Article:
An April 8, 2013 article from Baton Rouge’s The Advocate has been making its rounds on Facebook. The article is titled “Hell and High Water: The Devastating Flood of Livingston and East Baton Rouge Parishes in 1983” (by Bob Anderson and Bret McCormick) and marked the 30th anniversary of the devastating flood.
I was young when the ’83 Flood occurred; I don’t recall much of the actual event. What I do recall is seeing water up to the old TG&Y on Range Ave., and drawing a picture of the flood for class. According to the Anderson and McCormick article, it appears that the events of the flood are eerily similar to the 2016 Flood: (more…)
Today we hear from two flood victims. A theme that’s run through several posts lately is the emotional stress experienced after the flood – even months after. Yet, in the face of emotional hardship, we see the self-giving attitude of Louisianians during the flood as neighbor helped neighbor, and stranger served stranger. (more…)
Brenda, formerly of Denham Springs, LA, shares her ordeal during the August 2016 flood:
We were at home in Denham Saturday morning. We had no water but couldn’t get out because the front of the subdivision was flooded. We thought we were OK. We talked about possibly getting together maybe barbecuing. One neighbor got all the lawn chairs we had and put in his attic just in case. We were on the last street in the neighborhood, not realizing the front was under water. This started around 10 am. By 12 we were under water, praying to be rescue. We called 911 and they didn’t answer . We called the National Guard and they said they were aware and would get to us when they could. Local people started coming in boats to get their family members. We would beg for help.
Daniel of Denham Springs shared his snapshot with me on Facebook:
[Of the picture:] My wife’s car fleeing get the flooding on August 13. This is I-12 westbound between Denham Springs and O’Neal Lane. The car performed superbly, later to be ruined by a local car dealer that left it with wet carpet and windows closed for six weeks in the Louisiana summer sun. We took 4 feet of water in our home, and really didn’t need the added expense of replacing a 2 year old car.
Daniel’s picture is of the same stretch of I-12 that my dad drove when he attempted to reach one of my aunts in Denham Springs. He eventually had to turn around due to the high water on the interstate.
Janice shares with us her snapshot of the Great Flood of 2016:
There was no warning sirens, no mandatory evacuation, no information. We are Chicago transplants living in Denham.
Never having gone through anything like this left us ill prepared to face what was coming.
By the time I walked my husband, daughter,granddaughter and 3 dogs to dry land the water was at our thighs.
By the time I went back to get my son and my 10 other dogs it was to my chest.
The picture above is a snapshot from Cindy, a friend of my family for years. Her caption reads:
4 months after flood there are reminders everywhere you look of just how deep the water was.
When I was growing up I played high school basketball. My father never missed a game. When he arrived, he would not wave, or come to the sidelines. He was a strong, but unimposing quiet man. He would get my attention by making eye contact, and then winking at me. No one in the crowed gymnasium was aware of his winking. If I did not look for his wink, I could easily miss it. It was my dad’s way of letting me know that he was not only watching the game, but he had his eye on me. No one else in my life communicated to me that way, only my father.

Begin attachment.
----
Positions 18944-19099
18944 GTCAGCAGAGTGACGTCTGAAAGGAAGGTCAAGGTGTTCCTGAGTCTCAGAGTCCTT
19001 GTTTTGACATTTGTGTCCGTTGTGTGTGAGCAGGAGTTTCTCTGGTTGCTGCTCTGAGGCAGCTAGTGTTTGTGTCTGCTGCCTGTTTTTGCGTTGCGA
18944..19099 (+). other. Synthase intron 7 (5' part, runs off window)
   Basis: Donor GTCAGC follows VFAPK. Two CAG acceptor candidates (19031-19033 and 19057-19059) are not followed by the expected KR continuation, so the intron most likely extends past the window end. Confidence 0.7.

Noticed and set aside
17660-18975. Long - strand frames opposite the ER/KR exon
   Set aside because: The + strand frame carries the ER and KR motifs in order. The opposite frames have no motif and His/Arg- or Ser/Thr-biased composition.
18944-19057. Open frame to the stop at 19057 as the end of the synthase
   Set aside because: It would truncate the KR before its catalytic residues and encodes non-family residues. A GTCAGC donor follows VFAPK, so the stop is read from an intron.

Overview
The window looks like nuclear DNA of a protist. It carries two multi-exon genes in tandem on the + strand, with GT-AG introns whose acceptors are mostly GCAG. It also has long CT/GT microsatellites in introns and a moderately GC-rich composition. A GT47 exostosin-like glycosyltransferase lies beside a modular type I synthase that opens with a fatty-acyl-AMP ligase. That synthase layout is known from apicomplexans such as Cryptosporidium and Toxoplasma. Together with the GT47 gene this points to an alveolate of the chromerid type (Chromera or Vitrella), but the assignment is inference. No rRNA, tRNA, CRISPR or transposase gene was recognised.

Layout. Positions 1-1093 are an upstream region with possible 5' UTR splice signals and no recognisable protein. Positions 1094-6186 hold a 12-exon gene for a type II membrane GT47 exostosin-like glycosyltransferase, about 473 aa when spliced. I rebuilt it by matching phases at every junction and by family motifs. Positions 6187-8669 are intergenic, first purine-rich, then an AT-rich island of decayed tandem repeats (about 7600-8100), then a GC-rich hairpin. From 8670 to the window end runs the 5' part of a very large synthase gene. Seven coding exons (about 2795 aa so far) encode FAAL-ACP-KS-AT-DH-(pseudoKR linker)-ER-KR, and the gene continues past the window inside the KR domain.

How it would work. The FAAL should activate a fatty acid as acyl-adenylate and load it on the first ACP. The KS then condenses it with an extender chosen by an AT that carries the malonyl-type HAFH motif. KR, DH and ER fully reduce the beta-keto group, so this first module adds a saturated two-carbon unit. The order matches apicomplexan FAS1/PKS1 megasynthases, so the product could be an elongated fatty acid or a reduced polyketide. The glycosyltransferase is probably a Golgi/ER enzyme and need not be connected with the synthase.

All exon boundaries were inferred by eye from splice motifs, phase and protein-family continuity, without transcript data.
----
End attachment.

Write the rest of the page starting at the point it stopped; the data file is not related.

God sees us while we are in the crowd. He has His eye on me. He has His eye on you. To experience a wink, it takes two, The One who winks, and the one who sees. You must look for Him, or you may miss His wink through the distractions of life.
I don’t believe in coincidence. I believe in God winks. I have learned to anticipate and recognize God winks. (more…)
Tragedy is no stranger to humanity. It does not discriminate, impacting everyone who lives and breathes. Just as tragedies vary in mode and kind, so do individuals’ responses to what befalls them. It is said that crisis reveals character, and in the case of Todd Whirley, the Great Flood of 2016 has revealed to many flood victims and relief workers a man of strength, perseverance, and sacrifice.
Todd Whirley is the Executive Pastor of New Covenant Church in Denham Springs. New Covenant is located at the corner of Florida Blvd and N. Hummell St. Just about a half mile from the church is the antique district where there was roughly seven feet of water in the height of the flood; yet, New Covenant and surrounding businesses did not get any water – one of the very few areas of Denham Springs not affected by water. Todd Whirley took advantage of the church’s unique situation and turned the church into a disaster relief command center. (more…)
My name is Alex Melancon. I’m a sophomore Atmospheric Science major at the University of Louisiana at Monroe. I’m from St. Amant, Louisiana. Both sides of my family have lived in this area for generations. I’ve loved weather since I was a child and have always wanted to pursue a career in it. (more…)
Holley Morrison is an Atmospheric Sciences major at the University of Louisiana at Monroe.
The day before the historic event of August 13, 2016, my mom received her last treatment for breast cancer. We started off thinking that we were okay because our house’s elevation was over a foot above the crest of the Amite River. My house is on Maple Street in the middle of Denham Springs, not even a mile from Denham Springs High School, my beloved alma mater, which received 4 feet of water. The forecast of the crest started off at 44 feet and then jumped to 46 feet by 10:00am that day. That was alarming, but we were still over a foot above the forecasted flood level, so we were safe, right? Wrong. (more…)